Then [station owner Walt] Whitmore called me and said, "Frank, what's going on down there?" He was quite upset. He asked, "Where did you get this story?" In the meantime, I got this [USAAF news] release and hid it, to have proof so no one could accuse me of making it up. Whitmore came in to the station and I gave him the release. He took it with him.

The next significant thing occurred in the evening. I got a call from [Mac] Brazel. He said we haven't got this story right. I invited him over to the station. He arrived not long after sunset. He was alone, but I had the feeling that we were being watched. He said something about a weather balloon. I said, "Look, this is completely different than what you told me on the phone the other day about the little green men," and that's when he said, "No, they weren't green." I had the feeling he was under tremendous pressure. He said, "Our lives will never be the same again."

Lydia Sleppy
[Lydia Sleppy was a teletype operator at Roswell radio station KSWS. The event she describes below took place around 4:00 pm on July 7, 1947. She was interviewed in October 1990 by Stanton Friedman.]

We were Mutual Broadcasting and ABC, and if we had anything newsworthy, we would put it on the [teletype] machine, and I was the one who did the typing. It was in my office.
Mr Tucker [Merle Tucker was the station owner] was in Washington DC trying to get an application approved for a station in El Paso, when this call came from John McBoyle [another KSWS staffer]. He told me he had something hot for the network. I said, "Give me a minute and I'll get the assistant manager," because if it was anything like that, I wanted one of them there while I was taking it down.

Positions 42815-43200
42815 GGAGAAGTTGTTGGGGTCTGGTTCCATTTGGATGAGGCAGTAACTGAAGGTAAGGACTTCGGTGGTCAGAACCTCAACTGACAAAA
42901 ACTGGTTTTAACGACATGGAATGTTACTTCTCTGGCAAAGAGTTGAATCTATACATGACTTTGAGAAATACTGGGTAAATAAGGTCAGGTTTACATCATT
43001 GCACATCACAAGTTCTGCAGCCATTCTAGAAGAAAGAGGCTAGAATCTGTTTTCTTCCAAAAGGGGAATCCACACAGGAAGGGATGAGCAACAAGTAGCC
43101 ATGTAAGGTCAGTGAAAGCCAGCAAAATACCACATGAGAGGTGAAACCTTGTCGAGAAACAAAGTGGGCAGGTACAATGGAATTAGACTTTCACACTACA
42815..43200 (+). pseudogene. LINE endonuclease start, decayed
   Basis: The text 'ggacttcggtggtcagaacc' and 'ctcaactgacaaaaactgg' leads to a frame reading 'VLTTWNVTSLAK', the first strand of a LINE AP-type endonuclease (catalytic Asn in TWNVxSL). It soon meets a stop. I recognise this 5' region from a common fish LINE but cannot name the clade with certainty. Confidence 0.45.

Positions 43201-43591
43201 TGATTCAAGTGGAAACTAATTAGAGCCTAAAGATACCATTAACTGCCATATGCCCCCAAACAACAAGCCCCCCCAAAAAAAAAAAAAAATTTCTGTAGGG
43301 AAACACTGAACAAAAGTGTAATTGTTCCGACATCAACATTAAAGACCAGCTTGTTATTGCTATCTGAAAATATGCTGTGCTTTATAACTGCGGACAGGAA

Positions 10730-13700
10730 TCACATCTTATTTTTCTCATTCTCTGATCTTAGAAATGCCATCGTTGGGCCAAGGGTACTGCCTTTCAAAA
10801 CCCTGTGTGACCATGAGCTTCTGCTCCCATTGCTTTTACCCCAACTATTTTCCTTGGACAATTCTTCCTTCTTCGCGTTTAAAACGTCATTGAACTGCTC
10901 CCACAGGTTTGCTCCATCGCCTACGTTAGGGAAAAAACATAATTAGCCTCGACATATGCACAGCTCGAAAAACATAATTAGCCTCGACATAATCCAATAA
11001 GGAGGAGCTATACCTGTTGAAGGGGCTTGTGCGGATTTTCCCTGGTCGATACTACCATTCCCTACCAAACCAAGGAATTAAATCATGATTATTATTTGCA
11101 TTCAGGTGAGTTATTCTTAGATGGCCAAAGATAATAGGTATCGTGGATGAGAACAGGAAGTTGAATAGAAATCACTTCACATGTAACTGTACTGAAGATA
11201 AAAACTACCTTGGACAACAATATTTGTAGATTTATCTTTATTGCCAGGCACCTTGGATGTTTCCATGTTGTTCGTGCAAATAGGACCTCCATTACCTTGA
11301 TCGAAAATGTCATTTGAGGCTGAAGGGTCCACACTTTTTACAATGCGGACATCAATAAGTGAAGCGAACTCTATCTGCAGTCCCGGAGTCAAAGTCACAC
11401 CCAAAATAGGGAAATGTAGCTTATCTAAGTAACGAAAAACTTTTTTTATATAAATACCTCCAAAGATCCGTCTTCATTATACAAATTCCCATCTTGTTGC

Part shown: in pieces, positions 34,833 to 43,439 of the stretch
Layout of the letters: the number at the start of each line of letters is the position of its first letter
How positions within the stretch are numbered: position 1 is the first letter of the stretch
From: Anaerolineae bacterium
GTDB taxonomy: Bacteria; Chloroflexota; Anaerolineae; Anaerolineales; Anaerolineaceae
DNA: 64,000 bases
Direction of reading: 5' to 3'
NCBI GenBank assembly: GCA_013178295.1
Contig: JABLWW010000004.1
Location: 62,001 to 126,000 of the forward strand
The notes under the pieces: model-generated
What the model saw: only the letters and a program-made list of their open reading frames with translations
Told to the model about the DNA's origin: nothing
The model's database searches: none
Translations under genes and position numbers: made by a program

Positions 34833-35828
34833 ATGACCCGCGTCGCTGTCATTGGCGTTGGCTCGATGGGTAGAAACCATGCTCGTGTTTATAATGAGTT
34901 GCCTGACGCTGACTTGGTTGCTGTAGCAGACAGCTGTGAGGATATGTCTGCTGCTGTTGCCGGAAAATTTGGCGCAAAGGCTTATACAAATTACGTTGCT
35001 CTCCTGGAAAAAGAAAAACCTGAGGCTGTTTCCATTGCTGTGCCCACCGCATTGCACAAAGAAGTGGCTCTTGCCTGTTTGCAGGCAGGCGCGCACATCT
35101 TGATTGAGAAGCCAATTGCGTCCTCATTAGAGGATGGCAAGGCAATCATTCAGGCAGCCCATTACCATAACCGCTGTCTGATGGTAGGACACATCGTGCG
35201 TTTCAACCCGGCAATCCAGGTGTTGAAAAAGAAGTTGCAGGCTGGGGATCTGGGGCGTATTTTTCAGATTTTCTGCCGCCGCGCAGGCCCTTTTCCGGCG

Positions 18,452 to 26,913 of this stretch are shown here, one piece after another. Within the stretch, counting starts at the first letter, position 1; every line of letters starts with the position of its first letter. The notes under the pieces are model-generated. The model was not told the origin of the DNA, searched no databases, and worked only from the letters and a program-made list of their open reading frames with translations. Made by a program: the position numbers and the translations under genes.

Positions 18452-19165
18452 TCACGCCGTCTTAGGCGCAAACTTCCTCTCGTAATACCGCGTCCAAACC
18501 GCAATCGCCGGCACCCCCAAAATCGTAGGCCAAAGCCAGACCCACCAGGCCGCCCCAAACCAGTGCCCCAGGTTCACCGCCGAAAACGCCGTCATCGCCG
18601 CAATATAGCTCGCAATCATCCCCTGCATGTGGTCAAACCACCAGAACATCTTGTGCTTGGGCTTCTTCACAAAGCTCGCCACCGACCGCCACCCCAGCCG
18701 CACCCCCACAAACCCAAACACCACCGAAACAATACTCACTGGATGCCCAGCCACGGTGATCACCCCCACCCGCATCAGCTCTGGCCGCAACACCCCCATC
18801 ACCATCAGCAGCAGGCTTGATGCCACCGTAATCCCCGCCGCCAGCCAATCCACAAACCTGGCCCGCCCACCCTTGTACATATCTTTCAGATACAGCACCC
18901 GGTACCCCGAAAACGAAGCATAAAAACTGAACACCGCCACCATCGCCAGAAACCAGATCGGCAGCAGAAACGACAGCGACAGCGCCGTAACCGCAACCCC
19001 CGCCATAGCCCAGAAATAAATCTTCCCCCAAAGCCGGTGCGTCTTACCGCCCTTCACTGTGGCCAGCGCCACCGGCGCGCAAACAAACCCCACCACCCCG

I went back and asked Mr [Karl] Lambertz (he came up from the big Dallas station) if he would come up and watch. John was dictating and [Karl] was standing right at my shoulder.
I got into it enough to know that it was a pretty big story, when the bell came on [signalling an interruption]. Typing came across: "This is the FBI, you will cease transmitting."

I had my shorthand pad, and I turned around and told [Karl] that I had been cut off, but that I could take it in shorthand and then we could call it in to the network. I took it in shorthand, as John went on to give the story. He had seen them take the thing away. He'd been out there [presumably at the Foster ranch] when they took it away.
And at that time, if I remember correctly, John said they were gonna load it up and take it to Texas. But when the planes came in, they were from Wright Field.

Walt Whitmore Jr
[Walt Whitmore Jr was the son of the owner of Roswell radio station KGFL. Here is his description of wreckage from the crash.]

[It was] very much like lead foil in appearance but could not be torn or cut at all. Extremely light in weight. Some small beams that appeared to be either wood or wood-like had a sort of writing on it which looked like numbers which had either been added or multiplied [in columns].